The feel of this smooth, flat grain texture is quite pleasant. It is also slightly grainy in terms of its visibility and appearance. When compared to simple, smooth textured leather, this one would be more durable. As far as the grainy leather is concerned, you can feel it on your hands. There is a noticeable grainy texture in both the smell and the appearance.
There are many features that make pebbled leather so popular. A variety of questions are frequently asked about pebbled leather, such as what it is and how it compares to smooth leather. Depending on the size of the pores, pebbled leather texture comes in several forms.
It has a distinct personality that often attracts people from all age brackets and walks of life. The grain is tight and visible to the eye, even if you're not an expert on leather. You can feel the bold pebbled look when you rub your hand over it. However, the one with tiny pebbles is more natural and has less obviousness upon touch.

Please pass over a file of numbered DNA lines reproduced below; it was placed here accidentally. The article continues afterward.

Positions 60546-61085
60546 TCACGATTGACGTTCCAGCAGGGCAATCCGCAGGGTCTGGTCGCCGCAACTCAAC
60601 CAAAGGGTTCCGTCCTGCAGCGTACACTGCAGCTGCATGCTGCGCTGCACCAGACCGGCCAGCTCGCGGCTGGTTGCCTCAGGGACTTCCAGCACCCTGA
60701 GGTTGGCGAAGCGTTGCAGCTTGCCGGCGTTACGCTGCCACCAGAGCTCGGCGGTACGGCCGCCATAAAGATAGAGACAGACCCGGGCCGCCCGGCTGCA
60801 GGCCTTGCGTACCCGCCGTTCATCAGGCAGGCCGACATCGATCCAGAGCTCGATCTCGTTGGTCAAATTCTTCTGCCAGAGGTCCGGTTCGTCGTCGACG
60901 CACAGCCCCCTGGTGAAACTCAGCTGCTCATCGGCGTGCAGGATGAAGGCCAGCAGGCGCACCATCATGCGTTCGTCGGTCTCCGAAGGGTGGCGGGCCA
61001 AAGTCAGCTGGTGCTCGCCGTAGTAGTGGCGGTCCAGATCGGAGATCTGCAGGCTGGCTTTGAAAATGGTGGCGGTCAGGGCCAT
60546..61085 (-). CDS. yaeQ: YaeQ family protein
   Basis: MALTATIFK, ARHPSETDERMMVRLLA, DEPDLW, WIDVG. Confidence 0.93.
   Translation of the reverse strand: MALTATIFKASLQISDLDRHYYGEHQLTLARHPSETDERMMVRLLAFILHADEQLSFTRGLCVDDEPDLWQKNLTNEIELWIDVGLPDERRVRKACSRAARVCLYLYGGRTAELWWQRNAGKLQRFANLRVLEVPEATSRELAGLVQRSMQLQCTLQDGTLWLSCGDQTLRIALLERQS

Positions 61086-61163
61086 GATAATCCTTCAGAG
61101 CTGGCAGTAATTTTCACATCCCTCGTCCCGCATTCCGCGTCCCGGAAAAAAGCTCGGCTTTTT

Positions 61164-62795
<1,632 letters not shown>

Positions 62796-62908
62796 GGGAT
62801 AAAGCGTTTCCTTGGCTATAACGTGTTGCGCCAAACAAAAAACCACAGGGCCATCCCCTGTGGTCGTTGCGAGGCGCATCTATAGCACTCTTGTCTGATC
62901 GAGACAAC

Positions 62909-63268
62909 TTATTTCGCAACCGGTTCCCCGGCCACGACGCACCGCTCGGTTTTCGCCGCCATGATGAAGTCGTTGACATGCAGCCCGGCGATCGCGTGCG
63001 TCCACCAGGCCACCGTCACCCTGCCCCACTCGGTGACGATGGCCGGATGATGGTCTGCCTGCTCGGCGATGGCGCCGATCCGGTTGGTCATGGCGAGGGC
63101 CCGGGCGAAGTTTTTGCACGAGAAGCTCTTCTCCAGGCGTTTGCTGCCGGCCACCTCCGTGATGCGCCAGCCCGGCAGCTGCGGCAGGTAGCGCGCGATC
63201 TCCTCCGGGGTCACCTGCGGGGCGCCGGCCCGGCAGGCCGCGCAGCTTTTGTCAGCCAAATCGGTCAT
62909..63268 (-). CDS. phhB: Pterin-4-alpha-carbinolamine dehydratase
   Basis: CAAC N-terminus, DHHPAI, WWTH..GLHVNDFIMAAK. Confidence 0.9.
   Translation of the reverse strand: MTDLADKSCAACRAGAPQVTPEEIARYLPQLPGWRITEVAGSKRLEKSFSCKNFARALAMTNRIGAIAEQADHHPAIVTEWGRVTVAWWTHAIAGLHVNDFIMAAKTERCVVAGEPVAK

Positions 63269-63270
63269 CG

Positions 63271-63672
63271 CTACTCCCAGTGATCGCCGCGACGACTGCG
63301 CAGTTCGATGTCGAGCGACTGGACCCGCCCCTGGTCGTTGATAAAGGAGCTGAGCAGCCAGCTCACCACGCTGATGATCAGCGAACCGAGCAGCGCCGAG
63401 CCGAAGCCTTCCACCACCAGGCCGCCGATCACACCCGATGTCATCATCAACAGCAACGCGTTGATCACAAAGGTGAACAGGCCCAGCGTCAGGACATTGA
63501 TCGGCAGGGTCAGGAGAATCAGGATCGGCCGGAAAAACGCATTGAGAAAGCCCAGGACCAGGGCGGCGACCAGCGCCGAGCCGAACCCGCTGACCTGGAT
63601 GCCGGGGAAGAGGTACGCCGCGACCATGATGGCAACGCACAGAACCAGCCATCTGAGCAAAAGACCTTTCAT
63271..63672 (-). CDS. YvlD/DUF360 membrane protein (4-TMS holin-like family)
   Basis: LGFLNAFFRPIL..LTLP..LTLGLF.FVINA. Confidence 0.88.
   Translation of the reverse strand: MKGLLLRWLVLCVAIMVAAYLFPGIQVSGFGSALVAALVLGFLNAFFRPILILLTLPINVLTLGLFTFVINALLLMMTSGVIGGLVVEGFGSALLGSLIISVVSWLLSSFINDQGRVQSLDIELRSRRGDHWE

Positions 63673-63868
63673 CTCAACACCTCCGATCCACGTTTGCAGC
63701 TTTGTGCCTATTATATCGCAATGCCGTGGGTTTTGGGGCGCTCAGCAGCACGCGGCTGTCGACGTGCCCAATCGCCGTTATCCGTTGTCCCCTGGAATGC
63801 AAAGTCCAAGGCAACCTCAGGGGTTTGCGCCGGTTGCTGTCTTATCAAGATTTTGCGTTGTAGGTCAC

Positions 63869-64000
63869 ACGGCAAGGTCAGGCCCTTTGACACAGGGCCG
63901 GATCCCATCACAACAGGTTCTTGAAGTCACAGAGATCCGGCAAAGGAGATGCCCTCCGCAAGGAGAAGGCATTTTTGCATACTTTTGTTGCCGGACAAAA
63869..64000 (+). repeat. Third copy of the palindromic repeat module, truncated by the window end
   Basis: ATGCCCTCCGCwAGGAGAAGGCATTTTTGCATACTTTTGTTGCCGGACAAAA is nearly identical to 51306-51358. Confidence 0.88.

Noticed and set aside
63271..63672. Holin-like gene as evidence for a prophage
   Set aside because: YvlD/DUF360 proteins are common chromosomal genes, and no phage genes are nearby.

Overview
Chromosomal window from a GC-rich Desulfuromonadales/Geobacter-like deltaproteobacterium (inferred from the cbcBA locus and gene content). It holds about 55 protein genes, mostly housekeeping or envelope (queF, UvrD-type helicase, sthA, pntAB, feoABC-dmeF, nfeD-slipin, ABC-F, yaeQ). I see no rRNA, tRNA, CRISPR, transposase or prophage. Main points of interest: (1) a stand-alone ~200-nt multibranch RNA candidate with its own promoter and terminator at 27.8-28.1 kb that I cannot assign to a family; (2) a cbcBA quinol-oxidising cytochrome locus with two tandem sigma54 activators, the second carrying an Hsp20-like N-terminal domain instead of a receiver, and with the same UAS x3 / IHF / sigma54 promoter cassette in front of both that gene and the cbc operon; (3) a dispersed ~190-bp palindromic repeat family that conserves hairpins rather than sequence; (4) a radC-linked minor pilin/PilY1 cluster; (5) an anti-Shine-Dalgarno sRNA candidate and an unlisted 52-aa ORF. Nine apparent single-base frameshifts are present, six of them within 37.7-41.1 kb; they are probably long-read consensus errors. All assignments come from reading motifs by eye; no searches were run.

Leather becomes embossed when heat or pressure is applied to it to draw a particular pattern or a design. This technique is one of the oldest methods used to create patterns on the product. Cowhide is also embossed when it is faked to look like exotic leather like alligator and crocodile. The possibilities are endless when it comes to leather fashion.
Suede & Nubuck
The underside of the hide becomes accessible when the top grain leather is separated into two pieces. Suede is the term used to describe this part of the grade. The surface of suede leather is soft and fuzzy on both sides and can feel like velvet in many cases. If you're new to this, you may often get confused between the two.